October 1, 2020


For the last decade of the 19th and the first two of the 20th century, the community founded by Bahá’u’lláh (an Arabic title meaning “glory of God”) was guided by his son Abbás. Bahá’u’lláh referred to this eldest son and successor as “the Master”, a recognition of his exemplary character; meanwhile, Abbás refused this and many other honorary titles in favour of ’Abdu’l-Bahá (servant of glory, servant of Bahá’u’lláh). His astounding life, embracing both humble service and enlightened leadership, was featured on September 11, the 8th episode of the local “ Big Ideas ” series.

Paul Hanley, a writer and agriculture expert from Saskatoon, returned for a virtual presentation titled “’Abdu’l-Bahá: The Master of Social Action and Public Discourse.” How did this comparatively unknown figure – one who illuminates all of Bahá’í history and community development – exemplify Bahá’u’lláh’s call not just for reform but for global transformation? The Bahá’í approach to the renewal of society has three main elements: first, capacity-building at the grassroots; and where such development has progressed, undertaking societal improvement, plus contributing to ennobled conversation within those societies. The Bahá’í community has considered ‘Abdu’l-Bahá its Exemplar for nearly 130 years, and Hanley offered new insights into how his example continues to inspire.

Consider that the Master was “an incredibly prolific writer”, with over 30,000 letters of guidance and encouragement to friends from both East and West, as well as several books. After decades of exile and imprisonment, he gave hundreds of public talks explicating his father’s principles. Meanwhile, he so transformed minds and hearts in his final place of banishment – the Turkish empire’s penal colony in what is now Akká, Israel – that he went from being a pariah – plotted against and despised – to acclaim by Palestinian Arabs as “the Lord of Generosity”, another title he refused to use. In 1921, 10,000 mourners accompanied his casket to its resting place on the side of Mount Carmel. “Oh, by the way,” Hanley chuckled, “he also headed a world religion for 30 years!”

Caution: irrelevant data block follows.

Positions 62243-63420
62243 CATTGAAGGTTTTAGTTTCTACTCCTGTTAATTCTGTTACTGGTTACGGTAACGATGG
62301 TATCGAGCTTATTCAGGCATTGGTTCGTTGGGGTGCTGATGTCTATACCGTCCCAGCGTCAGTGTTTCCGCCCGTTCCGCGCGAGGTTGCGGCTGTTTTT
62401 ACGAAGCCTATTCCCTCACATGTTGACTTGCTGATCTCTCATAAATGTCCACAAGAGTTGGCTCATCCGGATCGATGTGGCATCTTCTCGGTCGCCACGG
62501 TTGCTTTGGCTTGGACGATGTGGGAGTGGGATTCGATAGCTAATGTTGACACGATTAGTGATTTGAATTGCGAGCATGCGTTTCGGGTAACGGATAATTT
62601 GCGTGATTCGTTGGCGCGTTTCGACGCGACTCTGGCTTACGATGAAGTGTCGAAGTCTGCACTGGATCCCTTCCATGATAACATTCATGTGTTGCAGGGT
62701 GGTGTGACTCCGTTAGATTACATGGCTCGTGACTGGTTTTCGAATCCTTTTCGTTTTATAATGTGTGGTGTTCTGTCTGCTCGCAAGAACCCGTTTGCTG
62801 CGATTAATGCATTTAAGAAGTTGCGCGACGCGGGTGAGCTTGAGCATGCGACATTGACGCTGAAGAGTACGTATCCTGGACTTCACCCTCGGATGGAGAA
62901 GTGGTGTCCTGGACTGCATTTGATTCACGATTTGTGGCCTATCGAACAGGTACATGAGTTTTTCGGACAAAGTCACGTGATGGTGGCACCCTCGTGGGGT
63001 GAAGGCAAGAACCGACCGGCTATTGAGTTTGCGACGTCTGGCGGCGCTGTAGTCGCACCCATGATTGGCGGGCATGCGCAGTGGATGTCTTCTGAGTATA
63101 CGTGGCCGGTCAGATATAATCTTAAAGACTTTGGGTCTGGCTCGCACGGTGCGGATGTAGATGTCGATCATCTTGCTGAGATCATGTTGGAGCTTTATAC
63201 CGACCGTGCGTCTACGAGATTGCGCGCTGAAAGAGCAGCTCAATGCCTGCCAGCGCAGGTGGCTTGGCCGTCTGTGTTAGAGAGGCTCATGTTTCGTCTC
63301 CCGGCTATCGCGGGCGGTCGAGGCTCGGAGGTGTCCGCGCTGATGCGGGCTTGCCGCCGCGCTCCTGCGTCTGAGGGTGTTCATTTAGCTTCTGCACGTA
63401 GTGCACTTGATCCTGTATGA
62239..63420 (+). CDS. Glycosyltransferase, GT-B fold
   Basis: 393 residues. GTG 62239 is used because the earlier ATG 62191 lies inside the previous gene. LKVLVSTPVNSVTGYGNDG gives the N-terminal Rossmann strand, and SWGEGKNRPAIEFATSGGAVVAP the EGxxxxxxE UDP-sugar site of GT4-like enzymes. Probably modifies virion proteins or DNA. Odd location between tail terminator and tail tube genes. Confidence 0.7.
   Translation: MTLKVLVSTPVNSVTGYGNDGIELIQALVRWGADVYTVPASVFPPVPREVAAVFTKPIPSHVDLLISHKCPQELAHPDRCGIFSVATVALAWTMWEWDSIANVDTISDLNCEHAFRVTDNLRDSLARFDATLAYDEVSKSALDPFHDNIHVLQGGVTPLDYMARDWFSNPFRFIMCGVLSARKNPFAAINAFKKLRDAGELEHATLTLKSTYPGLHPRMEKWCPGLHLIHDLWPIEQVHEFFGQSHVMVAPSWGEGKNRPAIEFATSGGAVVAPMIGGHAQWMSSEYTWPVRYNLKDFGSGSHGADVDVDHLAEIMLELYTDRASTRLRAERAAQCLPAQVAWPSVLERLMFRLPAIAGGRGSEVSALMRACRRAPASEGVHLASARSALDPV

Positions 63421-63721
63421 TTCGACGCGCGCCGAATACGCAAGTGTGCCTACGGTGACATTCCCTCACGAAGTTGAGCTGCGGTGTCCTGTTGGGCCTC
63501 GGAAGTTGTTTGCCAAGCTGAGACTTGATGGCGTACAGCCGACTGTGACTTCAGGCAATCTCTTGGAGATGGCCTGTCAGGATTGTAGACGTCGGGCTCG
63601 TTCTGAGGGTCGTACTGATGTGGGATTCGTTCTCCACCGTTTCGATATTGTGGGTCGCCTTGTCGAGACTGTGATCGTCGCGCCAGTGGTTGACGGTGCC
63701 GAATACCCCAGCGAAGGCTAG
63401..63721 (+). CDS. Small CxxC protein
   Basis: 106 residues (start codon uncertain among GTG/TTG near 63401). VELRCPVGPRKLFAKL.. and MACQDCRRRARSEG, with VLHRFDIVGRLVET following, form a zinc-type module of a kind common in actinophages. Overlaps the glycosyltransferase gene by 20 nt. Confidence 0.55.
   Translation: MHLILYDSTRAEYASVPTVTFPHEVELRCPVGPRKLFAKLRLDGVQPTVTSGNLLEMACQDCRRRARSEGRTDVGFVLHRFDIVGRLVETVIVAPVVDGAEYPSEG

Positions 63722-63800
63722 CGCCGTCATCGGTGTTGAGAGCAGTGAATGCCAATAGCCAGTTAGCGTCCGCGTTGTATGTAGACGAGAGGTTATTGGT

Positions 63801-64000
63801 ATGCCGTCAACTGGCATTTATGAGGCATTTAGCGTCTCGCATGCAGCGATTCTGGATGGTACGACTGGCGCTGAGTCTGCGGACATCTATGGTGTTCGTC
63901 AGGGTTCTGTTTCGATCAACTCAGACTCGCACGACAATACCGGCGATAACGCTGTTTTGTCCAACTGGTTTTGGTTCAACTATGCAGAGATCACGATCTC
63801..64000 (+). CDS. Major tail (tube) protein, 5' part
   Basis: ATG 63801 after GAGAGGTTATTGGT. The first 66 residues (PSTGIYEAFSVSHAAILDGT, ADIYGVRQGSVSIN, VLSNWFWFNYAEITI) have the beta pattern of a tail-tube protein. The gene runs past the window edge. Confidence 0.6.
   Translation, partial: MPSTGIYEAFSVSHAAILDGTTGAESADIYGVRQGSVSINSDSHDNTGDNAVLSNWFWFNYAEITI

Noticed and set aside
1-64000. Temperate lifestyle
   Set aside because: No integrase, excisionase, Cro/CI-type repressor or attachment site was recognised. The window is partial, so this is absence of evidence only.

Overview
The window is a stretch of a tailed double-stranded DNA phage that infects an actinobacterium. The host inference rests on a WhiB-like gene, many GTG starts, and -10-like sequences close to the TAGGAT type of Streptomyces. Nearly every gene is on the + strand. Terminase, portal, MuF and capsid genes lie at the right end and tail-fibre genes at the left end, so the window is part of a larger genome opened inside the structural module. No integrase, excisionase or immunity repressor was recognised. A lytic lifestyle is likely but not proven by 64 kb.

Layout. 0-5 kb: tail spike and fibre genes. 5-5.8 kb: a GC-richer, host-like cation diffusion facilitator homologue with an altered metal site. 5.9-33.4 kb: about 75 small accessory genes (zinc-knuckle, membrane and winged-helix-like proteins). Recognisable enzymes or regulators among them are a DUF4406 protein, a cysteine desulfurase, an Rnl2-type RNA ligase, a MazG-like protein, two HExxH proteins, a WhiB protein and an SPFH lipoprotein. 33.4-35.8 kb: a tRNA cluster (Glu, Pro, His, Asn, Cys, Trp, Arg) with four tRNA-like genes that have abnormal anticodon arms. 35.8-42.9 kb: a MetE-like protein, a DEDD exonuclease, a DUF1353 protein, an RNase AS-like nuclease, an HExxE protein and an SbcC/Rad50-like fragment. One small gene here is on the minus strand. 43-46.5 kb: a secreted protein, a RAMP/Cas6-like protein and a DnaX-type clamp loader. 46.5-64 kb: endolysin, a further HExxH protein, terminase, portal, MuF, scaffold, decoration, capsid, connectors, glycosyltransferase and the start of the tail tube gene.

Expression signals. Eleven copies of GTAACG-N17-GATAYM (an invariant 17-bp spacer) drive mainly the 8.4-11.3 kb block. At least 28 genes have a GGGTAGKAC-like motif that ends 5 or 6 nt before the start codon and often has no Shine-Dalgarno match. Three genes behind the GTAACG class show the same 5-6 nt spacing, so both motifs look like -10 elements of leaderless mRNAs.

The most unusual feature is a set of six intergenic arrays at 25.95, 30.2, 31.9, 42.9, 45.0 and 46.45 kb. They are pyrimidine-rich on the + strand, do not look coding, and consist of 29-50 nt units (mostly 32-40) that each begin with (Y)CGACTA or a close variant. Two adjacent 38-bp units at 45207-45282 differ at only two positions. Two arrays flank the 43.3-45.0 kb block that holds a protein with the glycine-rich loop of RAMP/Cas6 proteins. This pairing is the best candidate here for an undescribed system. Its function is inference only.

The heart of Hanley’s discussion was a little-known project in Adassiyah, a small village in Jordan. After the fall of the Turkish empire freed him, ‘Abdu’l-Bahá purchased nearly 1,000 hectares of parched, unpromising land. He envisioned a model agricultural community. Initial plantings of grain and barley – often raided by unfriendly neighbours – were supplemented not only by the cultivation of fruit trees and vegetables, but also measures to improve the conditions of the peasant farmers of the area. This pioneering example of “just, productive and sustainable rural development” resulted in Adassiyah becoming the Jordanian government’s “poster child” of agricultural progress.

Although this highly successful experiment ended with Jordan’s 1960s land reform, it continues to echo in history. First, in the darkness of the first World War, ‘Abdu’l-Bahá advised the farmers of Adassiyah to distribute their grain stores, thus avoiding widespread starvation. For this action, he was knighted by the British empire, which then controlled Palestine. “Sir ‘Abdu’l-Bahá Abbás” was another unused title.

Moreover, we still have over two billion farmers working half a billion farms, many based on industrial approaches to agriculture. The rise of “agro-ecology” principles and techniques – which mimic natural systems in creating sustainable forms of farming – echoes the approach of ‘Abdu’l-Bahá over a century ago. Many Bahá’í communities globally work to restore the biosphere and improve soil quality, to marry social and economic development as scrubland is transformed into viable farms and forests, and to “increase self-reliance through dignified and productive work” accompanied by education, moral development and genuine consultation.

The Big Ideas series are held regularly and hosted by the Ottawa Baha'i community at the Ottawa Baha'i Centre. During the Covid-19 pandemic, the sessions have moved online. Previous presentations have focused on different topics including human rights, international development and climate change.

This latest in the Big Ideas series showed listeners a new lens on Bahá’í history as well as global development. Paul Hanley’s books – The Spirit of Agriculture, or his recent Man of the Trees: First Global Conservationist – are another opportunity to benefit from the scholarship of this sustainability activist and thinker.

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